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Bardichand Vs. Soni - Court Judgment

LegalCrystal Citation
SubjectCivil
CourtMadhya Pradesh High Court
Decided On
Case NumberCivil Revn. No. 73 of 1954
Judge
Reported inAIR1957MP92
ActsSuits Valuation Act, 1887 - Sections 11; Code of Civil Procedure (CPC) , 1908 - Sections 21, 99, 115 and 149; Constitution of India - Article 227
AppellantBardichand
RespondentSoni
Appellant AdvocateB.R. Thakkar, Adv.
Respondent AdvocateS.D. Sanghi, Adv.
DispositionRevision dismissed
Cases ReferredKiran Singh v. Chaman Pas
Excerpt:
.....of first instance at or before the hearing at which issues were first framed and recorded or in the lower appellate court in the memorandum of appeal to that court and the appellate court is satisfied, for reasons to be recorded by it in writing that the suit or appeal was overvalued or under-valued and that the over-valuation or under-valuation thereof has prejudicially affected the disposal of the suit or appeal on its merits. and section 11 of the suits valuation act is the same, namely, that when a case had been tried by a court on merits and judgment rendered, it should not be liable to be reversed purely on technical grounds, unless it had resulted in failure of justice, and the policy of the legislature has been to treat objections to jurisdiction both territorial and pecuniary..........opinion this question cannot be raised by mr. thakkar at this stage of the case. section 11 of the suits valuation act is based on the principle that a decree passed by a court which would have had no jurisdiction to hear a suit for over-valuation or under-valuation is not to be treated as, to what it would be but for the section, null and void, and that an objection to jurisdiction based on over-valuation or under-valuation, should be dealt with under that section and not otherwise.such an objection can prevail only if the two conditions laid down in the section are fulfilled that the objection was taken in the court of first instance at or before the hearing at which issues were first framed and recorded or in the lower appellate court in the memorandum of appeal to that court and the.....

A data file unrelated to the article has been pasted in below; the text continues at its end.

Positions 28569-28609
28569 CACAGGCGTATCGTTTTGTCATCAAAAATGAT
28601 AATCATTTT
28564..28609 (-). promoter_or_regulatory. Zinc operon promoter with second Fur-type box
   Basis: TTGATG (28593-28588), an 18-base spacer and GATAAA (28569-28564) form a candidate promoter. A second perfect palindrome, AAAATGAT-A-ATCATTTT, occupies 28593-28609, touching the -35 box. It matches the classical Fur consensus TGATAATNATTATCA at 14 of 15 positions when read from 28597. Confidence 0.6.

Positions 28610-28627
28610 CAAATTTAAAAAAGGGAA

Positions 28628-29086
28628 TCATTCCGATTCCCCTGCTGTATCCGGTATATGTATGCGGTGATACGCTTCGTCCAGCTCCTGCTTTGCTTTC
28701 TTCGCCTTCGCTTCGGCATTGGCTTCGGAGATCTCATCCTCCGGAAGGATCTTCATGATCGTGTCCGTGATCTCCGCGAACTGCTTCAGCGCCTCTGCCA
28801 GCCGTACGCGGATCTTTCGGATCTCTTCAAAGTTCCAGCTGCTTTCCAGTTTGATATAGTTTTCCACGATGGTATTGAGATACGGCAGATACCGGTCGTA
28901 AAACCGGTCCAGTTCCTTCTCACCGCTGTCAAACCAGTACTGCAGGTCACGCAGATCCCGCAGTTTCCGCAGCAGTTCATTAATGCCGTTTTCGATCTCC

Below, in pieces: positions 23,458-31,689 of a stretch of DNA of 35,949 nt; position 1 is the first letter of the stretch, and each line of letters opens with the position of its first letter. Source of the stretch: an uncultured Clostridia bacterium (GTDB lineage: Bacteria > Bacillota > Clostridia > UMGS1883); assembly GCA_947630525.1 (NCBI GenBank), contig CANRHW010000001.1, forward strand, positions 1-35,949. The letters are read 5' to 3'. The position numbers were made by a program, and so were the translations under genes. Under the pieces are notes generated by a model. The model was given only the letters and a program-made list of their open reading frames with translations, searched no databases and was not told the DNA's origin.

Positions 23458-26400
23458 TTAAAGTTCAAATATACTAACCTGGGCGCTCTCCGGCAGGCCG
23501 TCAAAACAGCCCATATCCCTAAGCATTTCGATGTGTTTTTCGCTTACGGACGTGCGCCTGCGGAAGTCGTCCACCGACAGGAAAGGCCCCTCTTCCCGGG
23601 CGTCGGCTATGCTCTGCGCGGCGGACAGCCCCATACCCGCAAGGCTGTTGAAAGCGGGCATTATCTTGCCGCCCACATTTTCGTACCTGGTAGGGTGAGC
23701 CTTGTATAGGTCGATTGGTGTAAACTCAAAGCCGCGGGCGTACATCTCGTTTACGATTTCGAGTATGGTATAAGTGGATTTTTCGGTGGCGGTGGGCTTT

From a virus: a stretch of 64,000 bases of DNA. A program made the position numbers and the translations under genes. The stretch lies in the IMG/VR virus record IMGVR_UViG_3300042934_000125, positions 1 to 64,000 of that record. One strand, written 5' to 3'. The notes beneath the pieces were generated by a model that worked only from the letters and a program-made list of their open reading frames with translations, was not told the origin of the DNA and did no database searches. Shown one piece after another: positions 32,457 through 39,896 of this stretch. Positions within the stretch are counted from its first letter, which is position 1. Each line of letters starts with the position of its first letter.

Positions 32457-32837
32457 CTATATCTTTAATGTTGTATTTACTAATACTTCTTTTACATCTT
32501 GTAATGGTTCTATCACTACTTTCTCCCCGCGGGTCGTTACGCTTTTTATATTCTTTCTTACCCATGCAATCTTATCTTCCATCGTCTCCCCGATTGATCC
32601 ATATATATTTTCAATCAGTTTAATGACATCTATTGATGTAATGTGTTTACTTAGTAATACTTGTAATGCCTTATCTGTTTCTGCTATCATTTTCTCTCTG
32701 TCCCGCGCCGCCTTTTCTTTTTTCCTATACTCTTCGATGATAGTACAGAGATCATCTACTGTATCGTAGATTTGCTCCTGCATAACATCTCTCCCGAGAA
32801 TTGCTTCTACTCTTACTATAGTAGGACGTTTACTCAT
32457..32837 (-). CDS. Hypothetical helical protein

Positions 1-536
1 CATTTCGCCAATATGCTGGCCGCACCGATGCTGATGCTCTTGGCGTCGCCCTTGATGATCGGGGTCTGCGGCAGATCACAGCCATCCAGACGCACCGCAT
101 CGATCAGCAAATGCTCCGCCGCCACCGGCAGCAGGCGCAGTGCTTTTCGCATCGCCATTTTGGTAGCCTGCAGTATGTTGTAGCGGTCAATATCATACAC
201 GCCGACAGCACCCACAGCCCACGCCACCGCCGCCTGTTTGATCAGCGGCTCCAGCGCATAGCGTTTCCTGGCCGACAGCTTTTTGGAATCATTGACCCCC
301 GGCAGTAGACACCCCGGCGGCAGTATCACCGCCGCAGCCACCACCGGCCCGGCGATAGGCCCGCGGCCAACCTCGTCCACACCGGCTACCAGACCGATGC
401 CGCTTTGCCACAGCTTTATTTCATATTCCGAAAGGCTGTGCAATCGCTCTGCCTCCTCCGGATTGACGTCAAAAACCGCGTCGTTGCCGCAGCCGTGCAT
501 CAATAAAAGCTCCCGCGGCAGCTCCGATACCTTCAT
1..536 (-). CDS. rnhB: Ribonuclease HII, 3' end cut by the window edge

Judgment:

Nevaskar, J.

1. Bardichand son of Magniram filed a suit against defendants Sonibai and Laxmibai in the Court of Civil Judge Second Class, Badnawar for declaration and separate possession of certain items of joint family property consisting of land, mango-trees and houses. Before the trial Court objection was raised on behalf of the defendants with regard to the court-fees paid. Along with the other issues at the time of final decision the trial Court held on the question of court-fees that it was inadequate. The appropriate amount, according to him, ought to be Rs. 253-2-0 whereas the amount paid was Rs. 41-6-0.

He, therefore, while decreeing the plaintiff's suit for possession gave a direction in the decree that unless the requisite amount of court-fees were made good within 15 days the plaintiff-decree-holder will not be entitled to execute his decree, and that the said decree would not be binding upon defendants in any manner. The plaintiff failed to deposit the requisite court-fee within the time limited in the decree. He thereafter gave an application on 26-9-1953 to condone the delay. This application was rejected by the trial Court.

2. The present revision petition is directed against that order and the jurisdiction of this Court both under Section 115 of the Civil Procedure Code and under Article 227 of the Constitution of India is invoked.